Improving lives through invention

Inventing for Equity: This Technology Makes Voting More Accessible

Dr. Juan Gilbert created the Prime III software voting system as a model for how to make elections more secure — and more inclusive.

Growing up in Hamilton, Ohio, Dr. Juan Gilbert’s path toward invention wasn’t laid out for him. “I didn’t have any role model or anything like that,” he says. What he did have were two inspiring parents.

His father, who had an eighth-grade education, fought in the Korean War. After he came back, he learned to repair cars and opened his own paint and body shop business. “Engineering-wise, I learned a lot in his shop,” says Gilbert.

His mother graduated from high school and worked as an aide for hearing impaired kids — a job that left a lasting, positive imprint on her son about the importance of inclusivity and accessibility.

In 2000, Gilbert earned his Ph.D. in computer science from the University of Cincinnati. To his knowledge, he was the only African-American candidate in his program. Today he teaches at the University of Florida, where he runs the Human Experience Research Lab. The graduate students in the lab are mostly African American and predominately female. “It has been that way for years,” he says. “It’s part of who we are. It’s part of what we do.”

Gilbert has received many accolades, awards and distinctions for his work. Among his accomplishments is the Prime III voting system. Designed to accommodate all voters regardless of mobility, vision, hearing or other impairments, the breakthrough voting technology was the first of its kind to be used in state, federal and local elections.

Congress passed the Help America Vote Act in 2002 to reform the voting process. It included a provision that required every voting precinct to have at least one accessible voting machine for people with disabilities. “From my perspective,” says Gilbert, “that created a separate-but-equal connotation.”

The legislation was inspired by the difficulties of the 2000 presidential election, which was mired in controversy and resulted in weeks of vote recounting. In the aftermath, “there was a lot of concern about the integrity of our elections,” says Gilbert.
To address those problems – as well as potential unintended consequences of the legislation – he incorporated the principal of universal design into his innovation, with the goal of having one system accommodate the largest number of people possible regardless of abilities.

Prime III operates on a touch-screen tablet, and voters can choose different modes of interaction – speaking, touching or both – to help them make their voting selections privately and independently. For voters with visual or physical impairment, a headset with a microphone helps them navigate selections.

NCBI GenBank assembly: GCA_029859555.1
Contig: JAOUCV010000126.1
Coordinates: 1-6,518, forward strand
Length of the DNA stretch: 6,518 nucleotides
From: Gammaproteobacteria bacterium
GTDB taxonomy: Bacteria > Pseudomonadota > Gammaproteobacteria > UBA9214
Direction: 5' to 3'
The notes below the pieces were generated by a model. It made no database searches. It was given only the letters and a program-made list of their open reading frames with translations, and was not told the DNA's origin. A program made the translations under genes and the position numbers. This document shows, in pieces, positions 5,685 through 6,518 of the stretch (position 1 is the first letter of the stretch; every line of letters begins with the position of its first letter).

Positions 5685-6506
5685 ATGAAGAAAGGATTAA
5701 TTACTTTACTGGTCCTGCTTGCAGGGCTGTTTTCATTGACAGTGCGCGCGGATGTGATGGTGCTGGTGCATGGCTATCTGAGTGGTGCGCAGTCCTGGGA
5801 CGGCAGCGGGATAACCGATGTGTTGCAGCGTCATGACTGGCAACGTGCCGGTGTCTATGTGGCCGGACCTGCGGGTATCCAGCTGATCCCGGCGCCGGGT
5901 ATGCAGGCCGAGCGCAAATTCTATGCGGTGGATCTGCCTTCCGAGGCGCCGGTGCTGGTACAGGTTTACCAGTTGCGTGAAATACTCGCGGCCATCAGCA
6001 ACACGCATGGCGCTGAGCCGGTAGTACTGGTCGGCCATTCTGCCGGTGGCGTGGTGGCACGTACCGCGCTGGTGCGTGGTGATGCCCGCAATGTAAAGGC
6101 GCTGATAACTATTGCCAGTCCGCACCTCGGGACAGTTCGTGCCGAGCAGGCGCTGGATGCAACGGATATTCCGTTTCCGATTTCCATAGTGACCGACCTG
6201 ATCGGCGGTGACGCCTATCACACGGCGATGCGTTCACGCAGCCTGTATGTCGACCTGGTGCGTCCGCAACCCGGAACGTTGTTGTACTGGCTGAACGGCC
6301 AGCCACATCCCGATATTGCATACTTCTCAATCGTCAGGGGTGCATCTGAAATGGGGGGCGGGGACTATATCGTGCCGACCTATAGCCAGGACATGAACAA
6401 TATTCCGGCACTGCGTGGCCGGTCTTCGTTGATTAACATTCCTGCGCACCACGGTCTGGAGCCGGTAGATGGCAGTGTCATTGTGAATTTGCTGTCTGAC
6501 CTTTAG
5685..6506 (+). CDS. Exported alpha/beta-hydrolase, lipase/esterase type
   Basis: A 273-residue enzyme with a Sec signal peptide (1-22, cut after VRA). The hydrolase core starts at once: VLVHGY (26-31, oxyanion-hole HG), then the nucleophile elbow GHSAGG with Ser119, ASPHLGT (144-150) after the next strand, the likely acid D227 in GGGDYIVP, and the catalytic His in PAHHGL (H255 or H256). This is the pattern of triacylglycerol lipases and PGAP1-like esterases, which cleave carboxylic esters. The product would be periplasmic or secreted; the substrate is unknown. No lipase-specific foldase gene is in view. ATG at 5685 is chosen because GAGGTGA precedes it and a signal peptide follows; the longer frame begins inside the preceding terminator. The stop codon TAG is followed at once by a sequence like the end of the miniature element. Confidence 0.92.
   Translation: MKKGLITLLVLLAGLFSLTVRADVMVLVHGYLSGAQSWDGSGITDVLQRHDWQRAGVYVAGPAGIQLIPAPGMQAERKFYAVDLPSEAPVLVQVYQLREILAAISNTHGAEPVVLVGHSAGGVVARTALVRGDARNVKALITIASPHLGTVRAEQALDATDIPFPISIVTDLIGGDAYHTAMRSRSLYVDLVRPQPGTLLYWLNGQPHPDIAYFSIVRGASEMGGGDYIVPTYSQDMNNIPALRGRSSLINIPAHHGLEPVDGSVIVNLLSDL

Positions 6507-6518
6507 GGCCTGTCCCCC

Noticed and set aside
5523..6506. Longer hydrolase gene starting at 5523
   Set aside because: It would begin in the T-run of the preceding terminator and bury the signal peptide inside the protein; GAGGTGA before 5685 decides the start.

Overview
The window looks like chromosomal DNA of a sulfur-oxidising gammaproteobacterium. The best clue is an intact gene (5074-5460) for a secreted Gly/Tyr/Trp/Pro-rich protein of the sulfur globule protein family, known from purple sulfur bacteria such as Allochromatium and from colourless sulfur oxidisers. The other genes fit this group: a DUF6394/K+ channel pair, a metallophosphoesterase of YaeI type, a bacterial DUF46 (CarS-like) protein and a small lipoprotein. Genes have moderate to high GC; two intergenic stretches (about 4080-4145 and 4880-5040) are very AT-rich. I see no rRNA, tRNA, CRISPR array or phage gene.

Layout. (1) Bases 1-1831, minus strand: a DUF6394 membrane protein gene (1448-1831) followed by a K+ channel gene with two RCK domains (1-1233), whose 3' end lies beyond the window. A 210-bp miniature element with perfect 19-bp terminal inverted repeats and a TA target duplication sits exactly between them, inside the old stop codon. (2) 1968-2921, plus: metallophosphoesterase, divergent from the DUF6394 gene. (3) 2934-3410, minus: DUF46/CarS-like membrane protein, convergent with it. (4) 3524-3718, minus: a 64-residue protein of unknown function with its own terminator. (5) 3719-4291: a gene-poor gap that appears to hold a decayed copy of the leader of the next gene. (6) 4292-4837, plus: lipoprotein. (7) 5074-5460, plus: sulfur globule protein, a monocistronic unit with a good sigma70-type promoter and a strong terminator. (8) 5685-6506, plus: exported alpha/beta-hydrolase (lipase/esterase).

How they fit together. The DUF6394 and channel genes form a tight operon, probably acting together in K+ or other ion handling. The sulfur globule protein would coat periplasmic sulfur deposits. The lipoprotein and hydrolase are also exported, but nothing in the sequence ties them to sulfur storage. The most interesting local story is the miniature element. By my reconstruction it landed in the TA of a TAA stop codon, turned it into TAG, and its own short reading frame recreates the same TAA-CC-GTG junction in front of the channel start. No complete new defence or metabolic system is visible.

Prime III is a system that everyone can use independent of their abilities or disabilities. “You get not only more equity,” says Gilbert, “but also a more secure environment.”

Creating separate systems or machines leave them more vulnerable to hacking, explains Gilbert. But if one system is designed to universally accommodate all people, it becomes easier to detect errors and vulnerabilities. In addition, Prime III provides a print-out record of the ballot, something some electronic voting machines still don’t do.

Gilbert received funding from the U.S. Election Assistance Commission and the National Science Foundation to help develop and test his technology, and Prime III has already been successfully used in two states. To avoid political considerations and reduce public costs, Gilbert released his code as open source in 2015, and existing voting machine companies have incorporated Prime III designs into their systems.

Gilbert is currently testing a new, patent-pending adaptation that incorporates an innovative hardware upgrade. “Imagine a piece of glass that’s like a touch screen. You make your selections and then they print right behind the glass. You see exactly what’s printing right in front of you. The idea is that we’re basically turning paper into a touch screen.”

The initial prototype is being manufactured now and will then go through a study phase. “I’m hoping to have some results to really show that this technique will be the most secure method of voting ever,” he says.

The next frontier for Gilbert is addressing the inequity in computing more generally. “I think people understand bias in AI is a reality. You see it in predictive policing and other algorithms. The question is, how do you address it?”

To try to answer that question, Gilbert is running an equitable AI research group at the University of Florida. Gilbert believes that in order to be considered equitable, AI must meet one of two requirements: It must have a primary goal of creating equity or it must create outcomes, decisions or recommendations that are equitable. His group researches how to judge systems and evaluate them along these metrics to determine if they’re equitable. To date, the only AI system Gilbert has found that has a primary goal of creating equity is one he himself created. Called Applications Quest, the software tool helps institutions ensure that their admissions, scholarship and placement decisions are fair and equitable.

Gilbert says that because he didn’t see people like himself while he was growing up, it didn’t occur to him that he could become a computer scientist and inventor. “For me now, it’s about telling my story,” he says, something that he’s done through the AAAS-Lemelson Invention Ambassador program, as well as through visiting schools. “It’s about working with my students and helping educate and expose them and others to these opportunities.”

Gilbert says it’s also about perseverance. “Understand that it’s a marathon, not a sprint. The concept of overnight success doesn’t exist. You’ve got to persevere.”

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